With Comic-Con teasing exciting new things in San Diego, the weekend's box office looks particularly depressing: and that has a lot to do with Ryan Reynolds, former movie star.
Well, okay. Backing up, it was debatable whether we could call Reynolds a movie star in the first place. Back in 2011—just after The Green Lantern flopped hard—Bill Simmons at Grantland wrote: "When Green Lantern badly underperformed last weekend, it shouldn't have been surprising, because Reynolds isn't a movie star (despite Hollywood's best efforts to convince us otherwise)." But this weekend it's looking even worse for Reynolds. He's in the big budget bust R.I.P.D., which is currently getting savaged in reviews, and voices the titular racing snail in the animated Turbo. Both movies could possibly fall to horror film The Conjuring.
As Stuart Oldham writes at Variety, The Conjuring—made for only $20 million—had a great Thursday night with an estimated $3.3 million from late screenings and presale tickets. It could have a $25 million or higher opening. Meanwhile the $130 million R.I.P.D. will likely only "debut in the high teens," according to Oldham. Though its not clear just where it will land, the $135 million Turbo won't lose a kiddie market to The Conjuring, but only make about $24 million, the lowest debut ever for DreamWorks Animation. Variety's Andrew Stewart also wondered if it could be a weekend of two "misfires" for Reynolds.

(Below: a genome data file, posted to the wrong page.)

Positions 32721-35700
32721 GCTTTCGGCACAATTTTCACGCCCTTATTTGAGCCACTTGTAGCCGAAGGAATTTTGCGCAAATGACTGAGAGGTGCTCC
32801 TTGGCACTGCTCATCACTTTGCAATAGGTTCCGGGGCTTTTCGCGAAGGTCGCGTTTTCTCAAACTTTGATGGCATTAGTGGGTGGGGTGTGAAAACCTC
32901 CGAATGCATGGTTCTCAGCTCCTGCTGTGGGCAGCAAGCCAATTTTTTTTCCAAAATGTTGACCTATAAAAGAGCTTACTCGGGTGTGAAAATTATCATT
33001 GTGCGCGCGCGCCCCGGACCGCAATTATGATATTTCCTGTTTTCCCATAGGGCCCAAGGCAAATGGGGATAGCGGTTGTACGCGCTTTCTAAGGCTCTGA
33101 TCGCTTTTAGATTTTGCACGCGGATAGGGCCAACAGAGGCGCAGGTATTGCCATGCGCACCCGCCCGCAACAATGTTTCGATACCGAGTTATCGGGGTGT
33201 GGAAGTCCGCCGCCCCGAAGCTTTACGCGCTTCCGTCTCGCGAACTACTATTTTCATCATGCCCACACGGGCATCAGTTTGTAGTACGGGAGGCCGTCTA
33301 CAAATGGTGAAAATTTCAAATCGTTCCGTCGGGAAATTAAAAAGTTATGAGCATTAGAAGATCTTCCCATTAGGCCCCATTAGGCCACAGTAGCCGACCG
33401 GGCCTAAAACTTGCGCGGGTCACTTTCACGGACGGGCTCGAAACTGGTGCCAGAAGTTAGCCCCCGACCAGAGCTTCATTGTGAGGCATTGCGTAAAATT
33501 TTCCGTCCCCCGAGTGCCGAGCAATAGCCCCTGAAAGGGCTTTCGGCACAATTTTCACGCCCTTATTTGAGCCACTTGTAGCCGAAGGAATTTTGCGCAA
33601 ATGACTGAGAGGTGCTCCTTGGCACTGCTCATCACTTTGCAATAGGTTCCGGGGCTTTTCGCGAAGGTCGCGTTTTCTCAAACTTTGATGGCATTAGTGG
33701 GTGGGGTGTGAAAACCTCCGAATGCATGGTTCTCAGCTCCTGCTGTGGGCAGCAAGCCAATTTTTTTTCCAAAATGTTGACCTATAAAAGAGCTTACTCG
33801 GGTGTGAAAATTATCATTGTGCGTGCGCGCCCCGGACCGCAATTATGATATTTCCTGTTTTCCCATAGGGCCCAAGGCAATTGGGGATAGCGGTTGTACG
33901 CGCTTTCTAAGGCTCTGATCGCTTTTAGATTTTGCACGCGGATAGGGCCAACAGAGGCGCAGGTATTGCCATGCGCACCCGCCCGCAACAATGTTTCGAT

Of course, you can't blame this all on Reynolds. Turbo is an animated film not relying in any way on Reynolds' face, and Reynold's voiced a character in the DreamWorks Animation success The Croods. Additionally, Reynolds may be the least of the problems R.I.P.D.—a Men in Black/Ghostbusters hybrid—faces. In fact, in Bilge Ebiri's review for New York he writes: "The less said about the utterly charisma-less Reynolds, the better." Todd McCarthy's review in The Hollywood Reporter barely mentions Reynolds; same with Scott Foundas' review in Variety. And Foundas actually likes Jeff Bridges' performance. The fact of this is: No one really cares what Reynolds does in the movie. Or for that matter, that Reynolds is even in the movie. Universal wasn't even trying to sell the movie, as Foundas points out. (With a cute obituary pun, obviously.)
Back in 2011, Amos Barshad and Claude Brodesser-Akner wondered at Vulture whether that superhero vehicle would make Reynolds "an action hero." They concluded their analysis by writing: "Green Lantern could either dramatically boost his career or leave it pretty much as it was, and the former option is looking more likely." Green Lantern is now regarded as a notorious bust. On the tabloid side of things Reynolds is also a nonentity. His marriage to Blake Lively has kept him out of the public eye, unlike the days when he was hitched to Scarlett Johansson.
Reynolds has a number of projects lined up, including Atom Egoyan's Queen of the Night, so we'll have to see where his career goes. For now? We don't think we really need Reynolds in our movie-star skies. Sorry, Ryan.
This article is from the archive of our partner The Wire.
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